Learning Photography

Remember back when cameras were all manual? Gosh it took folks years to learn how to master everything. Those days cameras didn’t have any light metering built into them so there was no auto exposure. You needed to adjust every single minute detail from aperture to shutter speed & ASA. You can’t quite turn out repeated good photos unless you really knew what you were doing!

Fast forward to this day & age, even cell phones have very decent auto exposure auto focusing cameras with CPUs probably smarter than the average monkey! Digital cameras these days are so automatic, you have to go through considerable effort to turn the auto mode off!! The good news is that because of this, photography became more accessible to people who never quite got the chance to learn photography the old fashion way. The kid next door or average Joe can now enjoy photography thanks to modern technology on a digital camera.

No longer do you need to understand much of the basics of photography to use a digital camera to snap some family portraits or gatherings. All that’s needed technically is to just point the camera at your subject & press the shutter release on the top. All that exposure & focusing is reduced to just having to frame the image & hold still while you press the shutter.

Is that a bad thing?

Hell no! The fully automatic digital camera is the best thing since sliced bread! Because of this, photography opened its doors to the masses & folks old or young are now able to enjoy what previously was only available to the niche market.

Should we be learning photography the old fashion way?

Why should we? Back in the days of manual film technology, it’s true that you need to learn all the ins & outs of a manual camera before you can do anything. That process took years to master.

Today, the way to learn photography is to focus on your pictures. Take a photo. Look at the result on the LCD. Stop to ask if you should take the camera off the auto settings because you’re not getting the results you want. When you become more experienced & know how your camera behaves, you can skip the looking at the LCD bit. Even after years of shooting photographs, I still rely on the LCD not to ensure I’m getting the results I want, but simply to ensure that there was minimal camera shake when I took the photo. I do this by reviewing the image at approx. 100% crop by zooming in & ensuring that the image I took was sharp.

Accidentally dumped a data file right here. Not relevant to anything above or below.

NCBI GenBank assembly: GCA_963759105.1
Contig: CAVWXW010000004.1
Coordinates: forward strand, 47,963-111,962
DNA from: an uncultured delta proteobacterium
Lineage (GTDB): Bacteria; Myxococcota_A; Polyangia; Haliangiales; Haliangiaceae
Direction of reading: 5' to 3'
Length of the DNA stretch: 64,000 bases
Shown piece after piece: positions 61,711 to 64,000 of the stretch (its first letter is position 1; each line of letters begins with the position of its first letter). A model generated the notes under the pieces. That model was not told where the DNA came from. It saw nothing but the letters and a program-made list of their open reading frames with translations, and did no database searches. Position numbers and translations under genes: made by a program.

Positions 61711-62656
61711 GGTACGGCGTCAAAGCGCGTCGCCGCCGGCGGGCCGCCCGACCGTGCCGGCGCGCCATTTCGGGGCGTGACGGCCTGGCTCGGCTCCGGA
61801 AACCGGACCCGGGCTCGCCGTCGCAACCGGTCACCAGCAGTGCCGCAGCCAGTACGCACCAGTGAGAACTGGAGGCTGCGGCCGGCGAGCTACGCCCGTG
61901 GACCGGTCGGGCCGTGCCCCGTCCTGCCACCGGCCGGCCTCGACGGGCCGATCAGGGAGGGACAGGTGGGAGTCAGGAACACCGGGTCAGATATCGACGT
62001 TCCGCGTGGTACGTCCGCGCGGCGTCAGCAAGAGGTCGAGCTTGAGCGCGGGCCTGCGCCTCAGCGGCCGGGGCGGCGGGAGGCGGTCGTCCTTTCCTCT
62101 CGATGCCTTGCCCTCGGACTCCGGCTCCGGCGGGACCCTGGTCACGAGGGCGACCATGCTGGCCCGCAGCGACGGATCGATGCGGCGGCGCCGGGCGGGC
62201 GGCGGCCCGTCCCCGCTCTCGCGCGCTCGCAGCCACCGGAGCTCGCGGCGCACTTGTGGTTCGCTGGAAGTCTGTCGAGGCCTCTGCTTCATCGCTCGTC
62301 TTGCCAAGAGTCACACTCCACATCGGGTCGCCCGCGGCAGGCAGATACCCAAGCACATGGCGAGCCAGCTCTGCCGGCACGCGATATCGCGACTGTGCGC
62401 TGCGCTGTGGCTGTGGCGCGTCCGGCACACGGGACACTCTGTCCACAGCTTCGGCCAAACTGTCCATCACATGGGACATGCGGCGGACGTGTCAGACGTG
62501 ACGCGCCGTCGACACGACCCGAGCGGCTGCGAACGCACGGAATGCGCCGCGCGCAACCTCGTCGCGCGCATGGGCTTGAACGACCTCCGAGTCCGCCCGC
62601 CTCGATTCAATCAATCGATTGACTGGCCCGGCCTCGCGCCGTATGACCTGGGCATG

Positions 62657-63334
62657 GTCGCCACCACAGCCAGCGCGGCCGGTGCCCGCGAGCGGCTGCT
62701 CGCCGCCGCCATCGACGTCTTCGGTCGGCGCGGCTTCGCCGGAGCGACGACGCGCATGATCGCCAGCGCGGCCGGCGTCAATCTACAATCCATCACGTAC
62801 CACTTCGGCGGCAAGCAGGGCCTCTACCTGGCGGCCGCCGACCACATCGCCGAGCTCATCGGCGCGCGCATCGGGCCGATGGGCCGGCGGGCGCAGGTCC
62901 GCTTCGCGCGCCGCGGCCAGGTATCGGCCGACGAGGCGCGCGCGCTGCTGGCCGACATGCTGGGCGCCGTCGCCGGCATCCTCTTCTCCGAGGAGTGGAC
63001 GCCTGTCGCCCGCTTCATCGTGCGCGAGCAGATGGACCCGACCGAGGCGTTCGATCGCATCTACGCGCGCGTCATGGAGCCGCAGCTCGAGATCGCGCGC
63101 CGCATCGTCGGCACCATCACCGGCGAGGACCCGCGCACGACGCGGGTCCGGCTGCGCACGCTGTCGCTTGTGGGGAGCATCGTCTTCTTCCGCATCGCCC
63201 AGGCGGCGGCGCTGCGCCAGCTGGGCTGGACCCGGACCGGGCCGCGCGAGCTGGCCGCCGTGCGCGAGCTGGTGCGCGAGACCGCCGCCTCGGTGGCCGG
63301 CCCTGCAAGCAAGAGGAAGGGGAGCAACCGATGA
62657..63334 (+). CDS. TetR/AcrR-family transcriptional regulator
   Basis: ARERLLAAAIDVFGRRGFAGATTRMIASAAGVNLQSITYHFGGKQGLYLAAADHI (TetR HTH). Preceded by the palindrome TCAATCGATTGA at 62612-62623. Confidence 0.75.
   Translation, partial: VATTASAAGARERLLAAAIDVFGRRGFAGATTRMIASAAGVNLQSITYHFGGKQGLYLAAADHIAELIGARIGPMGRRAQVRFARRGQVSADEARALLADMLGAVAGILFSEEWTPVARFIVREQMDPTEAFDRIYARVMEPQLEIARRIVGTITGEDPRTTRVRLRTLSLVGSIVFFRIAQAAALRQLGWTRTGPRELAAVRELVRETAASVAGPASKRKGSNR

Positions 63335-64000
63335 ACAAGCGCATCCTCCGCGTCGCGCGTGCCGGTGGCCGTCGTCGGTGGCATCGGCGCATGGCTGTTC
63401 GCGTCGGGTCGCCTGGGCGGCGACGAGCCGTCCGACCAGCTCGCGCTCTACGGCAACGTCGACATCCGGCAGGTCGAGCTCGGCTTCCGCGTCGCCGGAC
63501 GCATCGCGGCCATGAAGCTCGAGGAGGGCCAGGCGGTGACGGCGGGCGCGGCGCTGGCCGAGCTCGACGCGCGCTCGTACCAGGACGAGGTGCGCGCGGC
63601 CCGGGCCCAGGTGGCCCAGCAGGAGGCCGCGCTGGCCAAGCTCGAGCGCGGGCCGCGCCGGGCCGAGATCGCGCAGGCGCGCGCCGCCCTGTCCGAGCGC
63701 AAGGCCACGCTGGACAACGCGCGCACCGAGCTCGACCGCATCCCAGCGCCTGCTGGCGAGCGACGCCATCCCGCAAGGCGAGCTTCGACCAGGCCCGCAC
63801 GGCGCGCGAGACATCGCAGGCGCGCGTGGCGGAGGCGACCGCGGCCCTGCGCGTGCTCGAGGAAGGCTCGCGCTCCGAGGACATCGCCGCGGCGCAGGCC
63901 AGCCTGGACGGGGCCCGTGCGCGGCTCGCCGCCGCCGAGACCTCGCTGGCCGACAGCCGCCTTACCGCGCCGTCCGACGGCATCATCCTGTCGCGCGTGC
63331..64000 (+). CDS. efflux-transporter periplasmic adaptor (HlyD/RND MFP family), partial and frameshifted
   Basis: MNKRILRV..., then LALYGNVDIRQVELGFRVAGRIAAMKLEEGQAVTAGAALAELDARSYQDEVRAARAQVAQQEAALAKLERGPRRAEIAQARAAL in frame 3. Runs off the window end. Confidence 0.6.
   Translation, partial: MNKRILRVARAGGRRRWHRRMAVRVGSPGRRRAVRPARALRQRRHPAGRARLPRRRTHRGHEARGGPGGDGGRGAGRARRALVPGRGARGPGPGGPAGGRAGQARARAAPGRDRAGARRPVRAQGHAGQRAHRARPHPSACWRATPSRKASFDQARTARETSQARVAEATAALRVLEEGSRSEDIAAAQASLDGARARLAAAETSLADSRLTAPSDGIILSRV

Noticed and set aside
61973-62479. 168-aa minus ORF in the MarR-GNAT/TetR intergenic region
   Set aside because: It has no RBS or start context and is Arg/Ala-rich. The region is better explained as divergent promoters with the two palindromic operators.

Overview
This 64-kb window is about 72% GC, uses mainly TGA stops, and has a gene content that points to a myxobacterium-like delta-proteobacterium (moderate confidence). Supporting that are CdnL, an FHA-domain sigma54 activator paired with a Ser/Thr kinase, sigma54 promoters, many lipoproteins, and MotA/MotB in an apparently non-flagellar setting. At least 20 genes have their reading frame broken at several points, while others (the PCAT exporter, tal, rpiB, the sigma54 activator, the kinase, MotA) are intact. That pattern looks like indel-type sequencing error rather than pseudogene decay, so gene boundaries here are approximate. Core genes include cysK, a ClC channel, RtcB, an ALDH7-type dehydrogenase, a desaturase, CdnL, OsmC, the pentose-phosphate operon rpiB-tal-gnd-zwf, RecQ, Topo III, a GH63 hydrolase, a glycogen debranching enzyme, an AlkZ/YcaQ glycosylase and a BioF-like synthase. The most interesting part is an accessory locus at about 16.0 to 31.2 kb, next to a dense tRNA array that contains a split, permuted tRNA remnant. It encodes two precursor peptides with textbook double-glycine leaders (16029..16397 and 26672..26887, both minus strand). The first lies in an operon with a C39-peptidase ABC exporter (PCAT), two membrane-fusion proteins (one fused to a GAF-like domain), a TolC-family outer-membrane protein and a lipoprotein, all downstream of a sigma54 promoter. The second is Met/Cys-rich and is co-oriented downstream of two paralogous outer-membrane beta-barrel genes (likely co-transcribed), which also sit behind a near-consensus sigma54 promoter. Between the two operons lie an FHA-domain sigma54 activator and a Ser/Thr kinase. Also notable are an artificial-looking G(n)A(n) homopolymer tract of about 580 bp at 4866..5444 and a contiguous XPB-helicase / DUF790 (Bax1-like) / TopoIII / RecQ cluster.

Focusing on framing & composition is far more important these days than learning manual exposure the hard way. I too use Aperture Priority mode 95% of the time when I shoot. In those rare occasion when I need full control over the camera do I switch to Manual mode. Paying attention to your composition & subject will help you advance quicker because to get the desired results that you need, simply make changes to the camera settings to get what you want.

If you wanted to learn how to master your camera & software like Photoshop or Lightroom before going out to shoot photos, you will probably never shoot anything! Constantly worrying about mastering everything & worrying about your gear will prevent you from ever having any opportunity learning about photography itself. Falling into this category of photography… I call these people cameramen because they own lots of stuff but not really do any kind of photography… well this makes companies like Canon, Nikon or Adobe very happy because they’ll sell you all kinds of cameras, lenses & software you think you need & make huge bucket loads of money in the process.

If Picasso had a broken brush…

So what if Picasso really had a broken brush? Maybe he had… we wouldn’t have known. A great artist of the modern era… could have painted the Three Musicians (1921) using a bad brush… who would know? Not sure if that was ever documented!

Any great artist can get what he wants with any sort of tools. The quality of a brush for example would determine how easy it is for him to get the results that he wants. Even with a bad brush, an artist sees the final image on the canvas before he even begins to paint. The final result will always be as the artist imagined it to be because he keeps working on it until he got what he wanted. A bad brush will not stop him from doing that… it will slow him down no doubt… but as I said, if he were a great artist like Picasso, do you think he gets defeated by a crooked or somewhat imperfect brush?

How should we be learning photography?

In photography, no matter what sort of camera you are using, if you are focusing on the final result, you will naturally figure out how to get there as you progress from shooting photos. Your vision will drive you to improve & make tweaks to your settings whether they are in-camera or off-camera to get there.

If you want to learn everything about Photoshop for example, it may take you months or years even to master every available function that was built into it. Instead if you learned only what was essential to get the results that you want, hence finding your photographic style, you can get the results much quicker. You don’t have to stop there, you can continue to learn as you go along… a bit at a time.

Your interest in photography will drive you to do more of what looks good & less of what does not. Shoot first & ask questions later. And when you do ask questions, ask the real experts… not the snobs! The best people to learn from is from photographers who take photos that you personally like. So make sure their portfolio has the type of images that look good to you.

If you are unable to achieve the result that you want, don’t ask “What should I upgrade or buy now?” Ask yourself, “How can I use what I have to get what I want?”


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